Spoon, Wale, Dinosaur Jr.: Really Quick Spins
A quick catch up on some notable releases from the past couple weeks. Tomorrow's a holiday so we'll (yeah, still in denial) see you back here on Monday, when we'll (actually with other people) be ranking some Sonic Youth records.
Spoon - "Got Nuffin"
An out-of-nowhere Spoon EP? Yes, please. Little known fact -- the best Spoon record is not one of the band's full lengths, but actually an EP, 1997's "Soft Effects." Well, "Ga Ga Ga Ga Ga" has a higher VORP, but "Soft Effects" has a better EQA. This new one isn't nearly in the same league as those two. It's a glorified throwaway, but a glorified throwaway from Spoon is still exciting. The title track is the band at its best -- an propulsive rocker that happily chugs along while shards of electric guitar and some plinky keys intermittently get added to the mix. Britt Daniel has a gift for crafting songs that never lose momentum but don't rely on huge flourishes to make their point. The rest of the EP is inessential, but that one song is a nice reminder that nobody does it better.
Wale - "Back the Feature"
Wale. Dude. We love ya. You namedrop Chris Mullin in a song featuring Lady GaGa. Who else can get away with that? That's quite a niche to have carved out before even releasing a proper debut album. And that's the problem. This mixtape is nice. Pretty good. The tracks produced by 9th Wonder especially bring it. But we've got to have the real thing already. You're holding out longer than Elizabeth I. And after "Seinfeld" and "Back to the Future" what's next -- a Stanley Cup themed mixtape? Actually, from the guy who calls himself Wale Ovechkin, don't rule it out. Anyway, this one is worth your time, but first why don't you check out the new one from fellow D.C. rapper XO? His new "Monumental" mixtape is sharper and more focused, although there's a bit of an obsession with haters.
(Dinosaur Jr., Major Lazer and more after the jump.)
Dinosaur Jr. - "Farm"
Our band could still be your life. And it would still be a lot better than your band. Listen to first second of "Pieces," the first song on this album. Then listen to the first second of "Sequestered in Memphis" by the Hold Steady. OK, so even if it sounds really similar it's an incredibly generic kind of similar. And the bands sound nothing alike, but I get the same vibe from both of them -- that a bunch of older, ugly dudes can make new music that's exciting and invigorating and makes you feel like rock-and-roll matters. J Mascis is a bad, bad man on the electric guitar.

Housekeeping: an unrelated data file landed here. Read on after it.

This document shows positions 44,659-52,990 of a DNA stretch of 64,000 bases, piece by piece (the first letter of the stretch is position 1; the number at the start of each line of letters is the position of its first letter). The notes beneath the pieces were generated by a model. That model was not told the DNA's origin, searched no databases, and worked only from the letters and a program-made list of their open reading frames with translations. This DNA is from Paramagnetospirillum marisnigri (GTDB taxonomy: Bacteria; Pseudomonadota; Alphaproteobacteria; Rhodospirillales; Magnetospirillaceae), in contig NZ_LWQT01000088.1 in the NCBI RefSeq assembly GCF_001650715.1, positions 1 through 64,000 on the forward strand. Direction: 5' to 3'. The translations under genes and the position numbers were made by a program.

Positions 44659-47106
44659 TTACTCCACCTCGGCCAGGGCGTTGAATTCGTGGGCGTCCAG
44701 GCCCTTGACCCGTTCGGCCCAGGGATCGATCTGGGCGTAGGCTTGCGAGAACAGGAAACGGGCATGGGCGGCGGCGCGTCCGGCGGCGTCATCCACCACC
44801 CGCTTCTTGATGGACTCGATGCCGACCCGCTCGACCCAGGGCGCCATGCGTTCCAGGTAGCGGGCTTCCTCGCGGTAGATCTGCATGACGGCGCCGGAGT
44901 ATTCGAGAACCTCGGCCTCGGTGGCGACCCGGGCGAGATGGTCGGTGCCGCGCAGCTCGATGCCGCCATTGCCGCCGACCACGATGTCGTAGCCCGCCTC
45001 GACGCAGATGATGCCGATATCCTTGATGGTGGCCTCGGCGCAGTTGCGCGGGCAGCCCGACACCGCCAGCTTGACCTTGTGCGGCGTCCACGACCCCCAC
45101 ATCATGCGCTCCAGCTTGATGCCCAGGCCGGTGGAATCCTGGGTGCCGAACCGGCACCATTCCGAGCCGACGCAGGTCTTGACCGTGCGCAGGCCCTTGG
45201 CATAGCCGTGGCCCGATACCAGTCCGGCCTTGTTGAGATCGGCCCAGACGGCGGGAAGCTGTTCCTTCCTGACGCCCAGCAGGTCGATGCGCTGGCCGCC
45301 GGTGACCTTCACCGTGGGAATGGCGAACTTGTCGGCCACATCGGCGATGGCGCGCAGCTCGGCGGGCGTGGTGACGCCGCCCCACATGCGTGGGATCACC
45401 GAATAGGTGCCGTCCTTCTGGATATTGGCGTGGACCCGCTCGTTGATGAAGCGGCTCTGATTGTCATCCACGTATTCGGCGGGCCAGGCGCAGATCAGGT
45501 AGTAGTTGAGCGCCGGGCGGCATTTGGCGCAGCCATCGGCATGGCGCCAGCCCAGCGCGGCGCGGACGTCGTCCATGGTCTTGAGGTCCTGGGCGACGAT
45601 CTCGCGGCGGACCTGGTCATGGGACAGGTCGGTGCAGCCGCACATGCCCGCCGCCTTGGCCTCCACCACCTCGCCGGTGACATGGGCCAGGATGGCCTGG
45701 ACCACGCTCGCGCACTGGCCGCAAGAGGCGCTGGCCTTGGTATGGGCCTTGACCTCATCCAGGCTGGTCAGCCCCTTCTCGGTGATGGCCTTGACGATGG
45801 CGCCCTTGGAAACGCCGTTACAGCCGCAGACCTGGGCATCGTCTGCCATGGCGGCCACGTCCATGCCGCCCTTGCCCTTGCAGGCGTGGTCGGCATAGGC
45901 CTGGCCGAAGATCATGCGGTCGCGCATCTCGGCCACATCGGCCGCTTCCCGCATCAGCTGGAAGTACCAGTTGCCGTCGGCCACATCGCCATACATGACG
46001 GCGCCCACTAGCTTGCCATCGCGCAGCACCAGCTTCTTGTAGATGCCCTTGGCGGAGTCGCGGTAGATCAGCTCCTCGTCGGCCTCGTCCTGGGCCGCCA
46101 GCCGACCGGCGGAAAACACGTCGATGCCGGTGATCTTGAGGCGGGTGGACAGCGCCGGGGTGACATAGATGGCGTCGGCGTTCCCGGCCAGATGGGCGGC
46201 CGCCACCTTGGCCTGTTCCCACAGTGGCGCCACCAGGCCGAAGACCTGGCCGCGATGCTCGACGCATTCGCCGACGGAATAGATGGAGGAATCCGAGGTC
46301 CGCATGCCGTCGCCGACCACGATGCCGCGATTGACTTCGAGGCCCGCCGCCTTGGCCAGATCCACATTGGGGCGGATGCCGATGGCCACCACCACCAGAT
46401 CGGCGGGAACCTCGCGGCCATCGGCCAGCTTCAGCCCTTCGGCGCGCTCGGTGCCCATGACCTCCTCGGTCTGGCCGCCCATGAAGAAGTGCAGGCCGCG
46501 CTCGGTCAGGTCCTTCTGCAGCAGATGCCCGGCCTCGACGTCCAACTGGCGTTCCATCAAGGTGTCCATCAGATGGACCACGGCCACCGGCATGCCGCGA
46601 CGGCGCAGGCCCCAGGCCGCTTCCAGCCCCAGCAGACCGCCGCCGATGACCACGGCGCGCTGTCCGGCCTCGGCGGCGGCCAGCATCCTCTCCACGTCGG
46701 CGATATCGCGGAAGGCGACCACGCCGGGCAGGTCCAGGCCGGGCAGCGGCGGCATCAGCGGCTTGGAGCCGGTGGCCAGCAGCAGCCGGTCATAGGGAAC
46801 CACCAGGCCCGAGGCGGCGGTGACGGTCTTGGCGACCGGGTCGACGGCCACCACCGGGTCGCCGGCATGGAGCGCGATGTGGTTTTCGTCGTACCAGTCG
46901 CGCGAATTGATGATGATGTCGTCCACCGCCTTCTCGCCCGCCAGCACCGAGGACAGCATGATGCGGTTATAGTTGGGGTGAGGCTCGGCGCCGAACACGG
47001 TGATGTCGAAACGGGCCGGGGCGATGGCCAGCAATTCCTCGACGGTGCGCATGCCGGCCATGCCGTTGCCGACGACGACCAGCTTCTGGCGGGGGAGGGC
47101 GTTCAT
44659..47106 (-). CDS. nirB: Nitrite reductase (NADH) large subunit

Major Lazer - "Guns Don't Kill People ... Lazers Do"
Major Lazer is producers/DJs Diplo and Switch teaming with a bunch of different vocalists for a dancehall-heavy record. They just finished a tour that was sponsored by Bacardi. And Bacardi took its sponsorship very seriously. If you went to one of the shows on this tour, the only thing you could drink at that show was Bacardi or water. And that makes sense; this is music to listen to while you are some variety of trashed. Party music. If it's a task to make it through the entire record, it's only because it's too much adrenaline. But if you're hosting a shindig this weekend and it's the opposite of one of the three mentioned in the post below you could do a lot worse than using this album as your soundtrack.
The Bats - "Guilty Office"
Oh, to age as gracefully as a New Zealand indie band. It's not too surprising, since even in their salad days bands such as the Bats and the Clean (who themselves have a sparkling new one landing in September) never relied on youthful exuberance to make their point. They were always sort of old souls at heart. "Guilty Office" is more pre-grunge, jangle pop goodness. Everything's just a bit off kilter, which I imagine what it's like to be in New Zealand. Who wants to sponsor my visit down there?
Let's Wrestle - "In the Court of Wrestling Lets"
This young U.K. band was a choice SXSW find. Their 2008 single "I Won't Lie to You" caught my ear and when I saw them in Austin they played a delightfully ramshackle set of jagged indie-pop to an audience of bewildered hip-hop fans. (It was a free show -- no badge required -- at a hip-hop club.) The trio's debut album runs a touch long but announces them as one of the more tuneful and likable bunch of Brits. "We aren't the most reliable guys in the world/But we got enough money to buy some G and T's for the girls," goes one lyric. This record feels sort of like listening to the Libertines, but without the crack. It's charming and at times great but lacks that "we will destroy everything in our paths" swagger that you probably get from smoking crack.
The Legends - "Over and Over"
A nifty little band from Sweden that gets away with writing the same song over and over by changing the aesthetic on each album so things stay fresh. First album was all about the upbeat indie-pop coated in lots of warm fuzz. Album two was icy, gothy, open spaces. And now album three goes the Jesus and Mary Chain/My Bloody Valentine route. I'll always have a soft spot for a good songwriter with good taste and Johan Angergård qualifies on that front.
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Posted by: rogo2000 | July 2, 2009 5:05 PM
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